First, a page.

B.C. Chakrabarti, J.
1. This is an application under Article 227 of the Constitution of India at the instance of the petitioner, Katras Jherriah Coal Co. Ltd., and is directed against an appellate order passed in Misc. Appeal No. 52 of 1979 of the Court of the District Judge, Burdwan, affirming the order of the Commissioner of Payments in several claim cases brought at the instance of the opp. party, Mercantile Bank Ltd. The claim cases related to several collieries known as Lachipur, Seebpore, Pretoria and Dangra, of which the petitioner was the owner, the total claim being Rs. 40,23,580.29. Separate claims in respect of the aforesaid separate collieries were made and alt the cases were heard analogously.
2. Briefly stated the case of the claimant is as follows : --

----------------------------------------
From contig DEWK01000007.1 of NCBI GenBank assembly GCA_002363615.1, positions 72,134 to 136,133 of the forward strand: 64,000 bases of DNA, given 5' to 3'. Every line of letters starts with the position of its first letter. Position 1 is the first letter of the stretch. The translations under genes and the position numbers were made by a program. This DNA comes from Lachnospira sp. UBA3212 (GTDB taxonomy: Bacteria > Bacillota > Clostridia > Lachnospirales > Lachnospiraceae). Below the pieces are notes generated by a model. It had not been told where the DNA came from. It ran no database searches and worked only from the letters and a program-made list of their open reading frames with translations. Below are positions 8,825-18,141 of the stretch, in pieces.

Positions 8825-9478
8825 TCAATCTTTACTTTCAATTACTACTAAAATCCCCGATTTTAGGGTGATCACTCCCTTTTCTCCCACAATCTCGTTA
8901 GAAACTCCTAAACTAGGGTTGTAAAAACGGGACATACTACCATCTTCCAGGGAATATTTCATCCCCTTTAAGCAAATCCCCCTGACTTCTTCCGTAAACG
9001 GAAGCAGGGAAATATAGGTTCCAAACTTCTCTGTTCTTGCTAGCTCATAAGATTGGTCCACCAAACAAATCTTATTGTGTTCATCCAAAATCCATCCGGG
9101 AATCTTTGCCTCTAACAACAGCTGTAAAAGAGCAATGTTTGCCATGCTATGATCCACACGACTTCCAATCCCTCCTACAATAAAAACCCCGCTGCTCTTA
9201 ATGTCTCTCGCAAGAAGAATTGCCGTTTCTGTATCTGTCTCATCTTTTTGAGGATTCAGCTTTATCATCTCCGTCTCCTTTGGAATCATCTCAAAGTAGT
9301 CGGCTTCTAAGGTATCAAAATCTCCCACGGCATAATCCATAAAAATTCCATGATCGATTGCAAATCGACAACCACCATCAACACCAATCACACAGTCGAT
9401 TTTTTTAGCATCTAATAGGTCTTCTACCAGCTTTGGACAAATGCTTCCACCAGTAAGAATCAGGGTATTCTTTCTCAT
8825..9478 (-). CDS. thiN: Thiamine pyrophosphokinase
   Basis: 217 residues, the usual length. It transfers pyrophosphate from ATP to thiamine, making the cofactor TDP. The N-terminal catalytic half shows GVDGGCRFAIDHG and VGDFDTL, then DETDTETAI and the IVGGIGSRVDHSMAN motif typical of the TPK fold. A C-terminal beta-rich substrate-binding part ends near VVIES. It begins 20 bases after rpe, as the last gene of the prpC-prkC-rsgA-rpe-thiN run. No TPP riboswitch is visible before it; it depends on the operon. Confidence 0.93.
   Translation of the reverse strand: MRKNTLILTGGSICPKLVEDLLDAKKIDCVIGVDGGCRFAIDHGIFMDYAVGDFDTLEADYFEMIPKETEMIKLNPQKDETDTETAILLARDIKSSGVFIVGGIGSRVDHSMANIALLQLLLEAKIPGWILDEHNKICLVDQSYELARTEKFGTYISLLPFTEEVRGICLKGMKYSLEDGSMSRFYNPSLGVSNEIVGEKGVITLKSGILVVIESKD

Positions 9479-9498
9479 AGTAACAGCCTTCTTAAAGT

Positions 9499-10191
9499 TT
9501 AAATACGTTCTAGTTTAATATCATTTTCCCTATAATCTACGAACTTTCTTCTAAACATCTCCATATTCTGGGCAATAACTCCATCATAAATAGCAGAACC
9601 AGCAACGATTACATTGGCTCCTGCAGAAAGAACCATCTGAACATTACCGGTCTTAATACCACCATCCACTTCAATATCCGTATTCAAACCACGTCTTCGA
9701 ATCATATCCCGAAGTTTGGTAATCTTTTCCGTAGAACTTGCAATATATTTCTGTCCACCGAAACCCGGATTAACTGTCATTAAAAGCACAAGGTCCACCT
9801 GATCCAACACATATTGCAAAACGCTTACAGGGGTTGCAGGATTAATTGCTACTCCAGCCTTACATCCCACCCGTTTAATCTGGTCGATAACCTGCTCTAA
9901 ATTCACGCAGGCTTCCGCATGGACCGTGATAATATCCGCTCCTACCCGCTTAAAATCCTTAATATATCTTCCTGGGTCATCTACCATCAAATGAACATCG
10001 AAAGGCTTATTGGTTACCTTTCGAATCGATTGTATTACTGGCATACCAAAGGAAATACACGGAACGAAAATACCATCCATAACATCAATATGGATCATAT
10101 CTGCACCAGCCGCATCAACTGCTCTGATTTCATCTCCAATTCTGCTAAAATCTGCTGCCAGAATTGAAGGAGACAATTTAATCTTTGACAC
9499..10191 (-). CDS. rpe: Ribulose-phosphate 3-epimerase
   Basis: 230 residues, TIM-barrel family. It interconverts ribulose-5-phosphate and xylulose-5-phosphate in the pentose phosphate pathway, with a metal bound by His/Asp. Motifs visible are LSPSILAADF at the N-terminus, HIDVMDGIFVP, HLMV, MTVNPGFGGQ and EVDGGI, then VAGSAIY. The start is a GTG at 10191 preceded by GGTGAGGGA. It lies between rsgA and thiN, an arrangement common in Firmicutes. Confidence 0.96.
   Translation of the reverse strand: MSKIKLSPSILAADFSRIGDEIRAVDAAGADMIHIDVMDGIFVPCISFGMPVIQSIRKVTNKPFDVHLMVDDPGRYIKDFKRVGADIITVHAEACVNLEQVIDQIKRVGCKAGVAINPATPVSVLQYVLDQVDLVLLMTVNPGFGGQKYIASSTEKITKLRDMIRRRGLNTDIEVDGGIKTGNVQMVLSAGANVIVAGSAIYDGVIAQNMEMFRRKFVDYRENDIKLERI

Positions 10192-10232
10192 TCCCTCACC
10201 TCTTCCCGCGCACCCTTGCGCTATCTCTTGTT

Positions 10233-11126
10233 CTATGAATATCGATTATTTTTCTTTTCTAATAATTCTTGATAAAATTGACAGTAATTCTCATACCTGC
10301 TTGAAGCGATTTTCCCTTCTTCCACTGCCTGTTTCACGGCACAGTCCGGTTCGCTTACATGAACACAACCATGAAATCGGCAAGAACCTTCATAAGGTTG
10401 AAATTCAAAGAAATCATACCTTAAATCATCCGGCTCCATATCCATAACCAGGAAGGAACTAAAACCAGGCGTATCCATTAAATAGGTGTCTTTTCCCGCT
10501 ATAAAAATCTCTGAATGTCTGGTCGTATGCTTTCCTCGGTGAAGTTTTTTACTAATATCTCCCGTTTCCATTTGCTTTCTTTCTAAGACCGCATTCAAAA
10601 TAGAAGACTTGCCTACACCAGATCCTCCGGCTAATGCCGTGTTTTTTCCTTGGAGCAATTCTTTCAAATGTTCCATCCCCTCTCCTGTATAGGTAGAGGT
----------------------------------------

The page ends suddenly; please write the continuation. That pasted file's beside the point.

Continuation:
By virtue of an agreement entered into by and between the claimant Bank (hereinafter called the Bank) and the Coal Company (hereinafter called the Company) in 1962 the Bank agreed to grant accommodation to the company by way of overdraft facilities on current account up to a drawing limit of Rs. 10,000,00.00. This limit was enhanced from time to time until December 26, 1972 when an agreement was executed whereby the drawing limit was raised to Rupees 40,000,00.00. In pursuance of the agreement the stocks of coal and stores of every kind wherever stored or kept and whether in the possession of the Company or of the Bank or of any third party including all such properties as may be in the course of shipment, transit or delivery and also all documents of title, negotiable instruments, policies of insurance and other documents and instruments relating to all such property together with the benefit of all rights relating thereto and all present and future book debts, outstanding bills and moneys receivable of the company together with the benefit of all rights relating thereto were hypothecated to the Bank. In terms of the agreement the Bank granted accommodation and charged interest at the stipulated rate of l3 1/2. While this arrangement and agreement were in force, the Coal Mines (Nationalisation) Act 1973 came into effect on and from 1st May, 1973. This Act was preceded by the Coat Mines (Taking Over of Management) Act, 1973 which was deemed to have come into effect on the 30th day of January, 1973. With the passing of the Coat Mines (Nationalisation) Act. 1973 the four Coal Mines belonging to the company vested in the Central Government free of all encumbrances, with the result that the Bank's first charge was shifted from the aforesaid securities to the amounts payable by the Central Government to the company. After giving credit for all sums paid by and on behalf of the company, a sum of Rs. 40,23,580.29 remained due as on October 31, 1973. The Bank further claimed interest on and from 1st November, 1973 till realisation at the rate of 13% per annum with monthly rests.